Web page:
Thinking back on all the times I asked for help. Hiring a virtual assistant to help with the day-to-day of my growing business, surveying clients for feedback and ideas, reaching out to family to help lighten my load in caring for my grandpa and talking to my girlfriends whenever I’m super emotional (because there’s nothing worse than sitting through brunch on the verge of tears and fake smiling through endless mimosas.) Asking for help in those situations wasn’t easy but the end result was different than I imagined. I don’t believe in not being good at asking for help as much as I think we’re just not comfortable doing it. However, there are so many good things that happen when you reach out, and asking for help isn’t always all about you (that’s the best part!).
5 Good Things That Happen When You Ask for Help –
1. You realize you were never alone.
Needing help can feel isolating and make you resentful of people who seem to have it all together while you’re crumbling under pressure. But how will people know you’re struggling if you don’t speak up? When you do, you realize you were never alone because people in your circle are willing to lend a hand however they can.
2. You help others.
We all want to live a life of purpose and significance. Servings others is one of the best ways to live on purpose…this is why asking for help isn’t all about you. We like to think our loved ones can read our minds and should know when we’re struggling, but unless we ask, our needs aren’t always so obvious. Or, they may notice but think we have it under control so they don’t press the issue. Either way, we’re all worse off because while we’re struggling, our friend is sitting on gifts, time or talent they can share with us. Accepting help helps others live out their purpose and learn more about themselves, too.
The virtual assistant I hired years ago is a prime example. Monique found me on Craigslist when I was in dire need of some admin help for my personal training business. She quickly turned into my business coach and friend and we’re still working together almost 5 years later. We’ve actually been brainstorming a business venture together! Monique says I was the catalyst for her expanding her services. All from that simple ad I put out asking for help. Know this – asking for help helps the helper, too.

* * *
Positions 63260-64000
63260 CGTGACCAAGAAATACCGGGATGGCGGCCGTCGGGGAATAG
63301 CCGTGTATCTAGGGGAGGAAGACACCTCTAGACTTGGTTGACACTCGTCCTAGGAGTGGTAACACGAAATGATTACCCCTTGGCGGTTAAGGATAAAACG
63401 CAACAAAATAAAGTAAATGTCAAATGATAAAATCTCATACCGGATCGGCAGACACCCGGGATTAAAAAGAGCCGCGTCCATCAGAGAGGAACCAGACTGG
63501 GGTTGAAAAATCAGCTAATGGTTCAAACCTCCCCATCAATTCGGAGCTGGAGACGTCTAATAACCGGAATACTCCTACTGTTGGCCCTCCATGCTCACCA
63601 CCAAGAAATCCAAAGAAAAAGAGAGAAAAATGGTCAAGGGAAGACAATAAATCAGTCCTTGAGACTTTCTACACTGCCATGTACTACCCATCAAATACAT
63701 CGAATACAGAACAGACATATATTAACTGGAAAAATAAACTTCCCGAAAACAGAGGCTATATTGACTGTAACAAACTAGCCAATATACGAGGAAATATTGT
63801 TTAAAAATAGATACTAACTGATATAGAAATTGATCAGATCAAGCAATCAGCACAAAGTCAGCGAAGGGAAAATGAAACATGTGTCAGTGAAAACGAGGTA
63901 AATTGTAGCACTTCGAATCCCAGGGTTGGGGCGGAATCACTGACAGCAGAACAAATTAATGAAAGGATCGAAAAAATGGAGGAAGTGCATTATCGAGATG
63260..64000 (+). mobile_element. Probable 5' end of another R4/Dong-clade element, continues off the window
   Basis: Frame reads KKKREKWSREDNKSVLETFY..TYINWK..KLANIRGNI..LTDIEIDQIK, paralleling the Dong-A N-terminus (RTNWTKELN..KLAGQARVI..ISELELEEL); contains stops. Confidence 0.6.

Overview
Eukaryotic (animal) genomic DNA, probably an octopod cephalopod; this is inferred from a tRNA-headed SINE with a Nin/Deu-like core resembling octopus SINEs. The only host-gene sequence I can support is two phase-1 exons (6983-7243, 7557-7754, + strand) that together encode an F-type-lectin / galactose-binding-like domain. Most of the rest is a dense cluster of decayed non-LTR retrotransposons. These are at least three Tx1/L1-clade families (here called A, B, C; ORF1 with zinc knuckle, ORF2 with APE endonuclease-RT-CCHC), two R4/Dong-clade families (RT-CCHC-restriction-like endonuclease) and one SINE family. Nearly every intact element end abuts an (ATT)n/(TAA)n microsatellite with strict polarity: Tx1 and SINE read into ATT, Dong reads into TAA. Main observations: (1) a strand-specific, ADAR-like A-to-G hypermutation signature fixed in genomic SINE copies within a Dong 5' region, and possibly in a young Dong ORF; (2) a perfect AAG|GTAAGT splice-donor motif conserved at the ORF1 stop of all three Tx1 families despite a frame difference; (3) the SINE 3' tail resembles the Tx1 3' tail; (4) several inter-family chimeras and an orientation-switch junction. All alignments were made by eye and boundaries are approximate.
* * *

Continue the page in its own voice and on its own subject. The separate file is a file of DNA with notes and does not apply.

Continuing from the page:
3. You can work more on your situation and less in it.
One of the best pieces of business advice I got early on was to make sure I was spending time working on my business and not just in it. When you’re in it, you can’t see the bigger picture and make necessary changes. The same is true for life in general. You tend to do the same things the same ways over and over because you’re too deep in the situation to get the full picture. When you get help and step back, you see things more clearly. When you can see things more clearly, you can move forward differently.
4. You show your true self.
We’re all a little messy, we all overthink things and no one has it all together. And that’s ok! Asking for help is scary because it reveals our fears and insecurities, messiness and hang-ups but through all of that, you show your true self. The more of you you show, the more you attract the right people into your life and the more you learn about yourself. That’s a win-win!
5. You save time and money.
This might sound like a no-brainer, but asking for help can save you a lot of time and money. When you hired movers instead of doing it on your own (again). When you hired an expert to handle the graphic design for your company instead of staying up late to watch hours of tutorials on how to color code in InDesign. When you got a sitter so you could run errands in half the time. Just sayin’!
It’s normal to avoid asking for help because you don’t want to be a burden or look weak. When you realize the positives of asking outweigh the negatives of what it might do to your ego, it’s easier to reach out.
If you’re still struggling, try this –
- Think of some areas of your life where you need the most help.
- Think of people you trust to help you in those areas.
- Try to match those people to the skills they have that could help you.
Oh, and the next time someone offers to help you, say exactly what you need help with and take him or her up on the offer.